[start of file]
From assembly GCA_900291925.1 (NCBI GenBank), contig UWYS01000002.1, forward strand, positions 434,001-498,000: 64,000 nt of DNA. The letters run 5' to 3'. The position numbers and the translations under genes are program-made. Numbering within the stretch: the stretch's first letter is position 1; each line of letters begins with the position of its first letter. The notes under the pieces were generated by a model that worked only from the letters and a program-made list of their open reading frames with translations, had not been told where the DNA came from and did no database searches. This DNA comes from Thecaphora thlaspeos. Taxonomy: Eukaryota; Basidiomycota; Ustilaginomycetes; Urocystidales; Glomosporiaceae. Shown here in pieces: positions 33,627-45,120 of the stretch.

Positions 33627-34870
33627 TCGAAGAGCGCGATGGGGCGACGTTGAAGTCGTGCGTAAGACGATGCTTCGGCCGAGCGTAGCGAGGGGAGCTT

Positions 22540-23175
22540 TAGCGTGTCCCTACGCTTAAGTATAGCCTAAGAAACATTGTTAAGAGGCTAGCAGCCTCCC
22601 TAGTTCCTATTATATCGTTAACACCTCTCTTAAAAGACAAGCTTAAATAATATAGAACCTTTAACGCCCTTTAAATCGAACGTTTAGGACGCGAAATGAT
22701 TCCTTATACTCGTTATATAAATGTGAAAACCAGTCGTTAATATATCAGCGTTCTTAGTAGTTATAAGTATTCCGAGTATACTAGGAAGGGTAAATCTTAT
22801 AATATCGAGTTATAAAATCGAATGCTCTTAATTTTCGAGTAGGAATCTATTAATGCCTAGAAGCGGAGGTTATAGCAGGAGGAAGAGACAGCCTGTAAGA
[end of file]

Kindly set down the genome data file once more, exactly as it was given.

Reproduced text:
From assembly GCA_900291925.1 (NCBI GenBank), contig UWYS01000002.1, forward strand, positions 434,001-498,000: 64,000 nt of DNA. The letters run 5' to 3'. The position numbers and the translations under genes are program-made. Numbering within the stretch: the stretch's first letter is position 1; each line of letters begins with the position of its first letter. The notes under the pieces were generated by a model that worked only from the letters and a program-made list of their open reading frames with translations, had not been told where the DNA came from and did no database searches. This DNA comes from Thecaphora thlaspeos. Taxonomy: Eukaryota; Basidiomycota; Ustilaginomycetes; Urocystidales; Glomosporiaceae. Shown here in pieces: positions 33,627-45,120 of the stretch.

Positions 33627-34870
33627 TCGAAGAGCGCGATGGGGCGACGTTGAAGTCGTGCGTAAGACGATGCTTCGGCCGAGCGTAGCGAGGGGAGCTT

Positions 22540-23175
22540 TAGCGTGTCCCTACGCTTAAGTATAGCCTAAGAAACATTGTTAAGAGGCTAGCAGCCTCCC
22601 TAGTTCCTATTATATCGTTAACACCTCTCTTAAAAGACAAGCTTAAATAATATAGAACCTTTAACGCCCTTTAAATCGAACGTTTAGGACGCGAAATGAT
22701 TCCTTATACTCGTTATATAAATGTGAAAACCAGTCGTTAATATATCAGCGTTCTTAGTAGTTATAAGTATTCCGAGTATACTAGGAAGGGTAAATCTTAT
22801 AATATCGAGTTATAAAATCGAATGCTCTTAATTTTCGAGTAGGAATCTATTAATGCCTAGAAGCGGAGGTTATAGCAGGAGGAAGAGACAGCCTGTAAGA